Despite the rather dismal and disappointing results of this year’s Group of Seven, Group of 20 and COP26 summits, President Biden is getting ready for another one. This next one is dedicated to the advantages of democracy versus authoritarianism, and he will try once again to present himself as “the leader of the free world.”
Mr. Biden‘s achievements at home are not impressive. His job approval ratings keep sinking, the COVID-19 pandemic is not under control, inflation is on the rise and a southern border crisis continues. The list could go on and on, but I believe the most important thing we are witnessing is further polarization instead of promised unification of society.
The recent elections indicate that the House, and possibly the Senate, will flip to the Republican Party in the midterms. As Bill Powell writes in Newsweek, the Republicans “could conceivably seek to impeach Biden over the lethal Afghanistan debacle or his alleged failure to enforce immigration laws at the southern border.”
For a short period after the collapse of the Soviet Union, America indeed was the undisputable world leader. Then came President Clinton’s sex scandals. President Bush’s and President Obama’s failed democracy promotion crusades killed and wounded millions, including Americans, and created tens of millions of refugees. After that was the Trump era of continuous fake Russiagate drama and Mr. Biden‘s unimpressive record mentioned above. The U.S. is hardly a model of good governance and strategic thinking.
As American University history professor Peter Kuznick notes, you cannot find many folks these days who take seriously those cross-eyed ideologues who “cling to U.S. indispensability and exceptionalism — the idea that the United States is God’s gift to humanity — and announce that America is ready to resume global leadership.”
So is there anything we can suggest instead of wasting time and money on this so-called democracy forum?
Here’s my two cents. First, on climate change, let’s consider some alternative to a Green New Deal that doesn’t entail spending trillions of dollars and drastically dismantling advanced industrial economies to root out the production of carbon, methane and other gases that are synonymous with industry and agriculture.
Like what? Well, there are 3 trillion trees in the world. Trees are major absorbers of greenhouse gases. A hardwood can absorb up to 48 pounds of carbon dioxide per year, adding up to about a ton of carbon dioxide in its first four decades.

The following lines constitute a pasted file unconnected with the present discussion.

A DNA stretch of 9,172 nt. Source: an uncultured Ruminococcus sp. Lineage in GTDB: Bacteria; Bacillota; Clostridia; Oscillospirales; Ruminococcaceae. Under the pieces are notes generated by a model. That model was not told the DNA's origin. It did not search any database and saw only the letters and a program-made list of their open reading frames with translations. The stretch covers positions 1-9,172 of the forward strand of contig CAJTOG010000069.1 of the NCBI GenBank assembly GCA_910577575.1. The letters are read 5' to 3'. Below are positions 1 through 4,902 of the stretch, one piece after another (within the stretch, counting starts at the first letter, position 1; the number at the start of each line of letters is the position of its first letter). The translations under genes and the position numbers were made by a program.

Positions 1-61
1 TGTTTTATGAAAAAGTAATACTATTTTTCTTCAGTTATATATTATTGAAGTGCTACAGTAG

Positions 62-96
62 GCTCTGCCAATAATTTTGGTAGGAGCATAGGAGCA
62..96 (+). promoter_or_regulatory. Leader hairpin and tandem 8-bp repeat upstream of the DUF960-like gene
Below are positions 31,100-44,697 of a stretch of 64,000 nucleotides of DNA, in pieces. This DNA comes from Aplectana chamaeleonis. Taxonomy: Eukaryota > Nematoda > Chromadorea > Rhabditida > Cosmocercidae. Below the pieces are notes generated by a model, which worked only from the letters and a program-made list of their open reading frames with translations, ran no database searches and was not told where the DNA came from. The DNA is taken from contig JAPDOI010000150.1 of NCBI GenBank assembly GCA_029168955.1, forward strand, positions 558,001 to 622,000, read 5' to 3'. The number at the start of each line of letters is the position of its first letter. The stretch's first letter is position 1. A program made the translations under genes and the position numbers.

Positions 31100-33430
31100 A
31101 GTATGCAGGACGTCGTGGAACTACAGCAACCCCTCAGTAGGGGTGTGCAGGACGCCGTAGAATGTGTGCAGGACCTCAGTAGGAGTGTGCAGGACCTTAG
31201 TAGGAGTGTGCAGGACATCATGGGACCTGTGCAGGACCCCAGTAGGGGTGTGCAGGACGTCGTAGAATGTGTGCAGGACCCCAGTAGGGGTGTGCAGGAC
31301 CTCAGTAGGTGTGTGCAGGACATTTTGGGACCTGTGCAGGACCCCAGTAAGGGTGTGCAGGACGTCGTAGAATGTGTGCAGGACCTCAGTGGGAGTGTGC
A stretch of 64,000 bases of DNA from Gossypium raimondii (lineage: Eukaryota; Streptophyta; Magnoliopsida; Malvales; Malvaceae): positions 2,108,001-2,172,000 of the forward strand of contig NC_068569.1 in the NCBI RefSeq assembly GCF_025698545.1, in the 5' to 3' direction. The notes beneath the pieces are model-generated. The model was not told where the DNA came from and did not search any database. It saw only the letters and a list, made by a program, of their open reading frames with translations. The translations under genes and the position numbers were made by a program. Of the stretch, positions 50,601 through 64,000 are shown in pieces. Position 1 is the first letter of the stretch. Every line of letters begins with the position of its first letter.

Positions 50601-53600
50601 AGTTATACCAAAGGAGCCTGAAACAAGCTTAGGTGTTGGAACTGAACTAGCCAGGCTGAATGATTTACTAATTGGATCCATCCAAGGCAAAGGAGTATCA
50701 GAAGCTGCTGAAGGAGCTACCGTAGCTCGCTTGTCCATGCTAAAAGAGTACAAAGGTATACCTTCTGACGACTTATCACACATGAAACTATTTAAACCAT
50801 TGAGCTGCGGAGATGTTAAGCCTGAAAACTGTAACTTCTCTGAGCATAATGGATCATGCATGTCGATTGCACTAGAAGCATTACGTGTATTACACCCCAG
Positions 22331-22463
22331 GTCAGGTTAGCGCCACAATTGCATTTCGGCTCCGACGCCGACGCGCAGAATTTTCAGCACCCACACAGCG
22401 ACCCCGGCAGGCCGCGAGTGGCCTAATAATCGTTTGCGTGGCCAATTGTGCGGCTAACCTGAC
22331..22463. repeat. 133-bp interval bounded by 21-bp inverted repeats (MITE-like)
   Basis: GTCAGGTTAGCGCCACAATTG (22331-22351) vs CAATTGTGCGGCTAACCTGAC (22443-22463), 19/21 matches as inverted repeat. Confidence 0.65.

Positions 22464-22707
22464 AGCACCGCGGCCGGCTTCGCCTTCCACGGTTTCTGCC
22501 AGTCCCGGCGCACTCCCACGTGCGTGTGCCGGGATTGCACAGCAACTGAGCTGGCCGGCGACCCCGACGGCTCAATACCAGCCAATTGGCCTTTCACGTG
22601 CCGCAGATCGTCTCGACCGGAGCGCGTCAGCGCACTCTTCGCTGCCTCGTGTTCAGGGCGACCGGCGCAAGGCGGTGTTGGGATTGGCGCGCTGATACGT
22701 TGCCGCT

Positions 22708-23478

Thomas Crowther and a team of researchers from ETH Zurich have calculated that the world has an additional 2.2 billion acres of land suitable for reforestation. That is enough room to plant an extra 1.2 trillion trees and provides a lot of potential for carbon sequestration. More than half of reforestation potential is in six countries: Russia (373 million acres), the United States (255 million), Canada (194 million), Australia (143 million), Brazil (123 million) and China (99.3 million).
The possibility: 1.2 trillion trees could take up 205 billion tons of carbon from the atmosphere. That is two-thirds of the 300 billion tons of carbon released into the atmosphere from human activity since the start of the Industrial Revolution.
Cooperation on planting trees would not only help us cope with climate change but also represent a benign form of international partnership instead of warmongering.
Amazing technology is already available. Drones can shoot seeds into the ground to plant hundreds of trees in a matter of minutes. Wouldn’t it be nice for a change to use the drones for ecology instead of killing?
The second idea is the summit — not the one to unite the world against China and Russia, but to turn these two declared enemies into friends or at least into partners. I am talking about a summit for Mr. Biden, Russian President Vladimir Putin and Chinese President Xi Jinping to draw up mutually acceptable international “rules of the road” that would allow a win-win agenda for all three nations and the world to live in peace and harmony.
I can imagine what kinds of reaction these ideas would provoke in the deep state, the swamp, the blob or MICIMATT. The proposal would have Mr. Putin’s name written all over it.
They would rather stick with plan A on the table now: a dogged but doomed drive for perpetual U.S. global hegemony, stepped-up confrontation with Russia and China, followed by — Oops! — a thermonuclear war. Forget the trees. Let’s go with literally the last word in bioengineering: a sharp increase in temperature to about 100,000,000 degrees Celsius, followed by prolonged, effectively permanent planetary cooling.
Furthermore, most, if not all, of those troublesome carbon-producing humans and methane-blasting cows — and pretty much everything else, including those trees — would be gone forever.
It would be interesting to know which outcome most Americans would choose in a public opinion survey. Unfortunately, I don’t think anyone is going to ask them.
• Edward Lozansky is president of American University in Moscow.
Copyright © 2022 The Washington Times, LLC.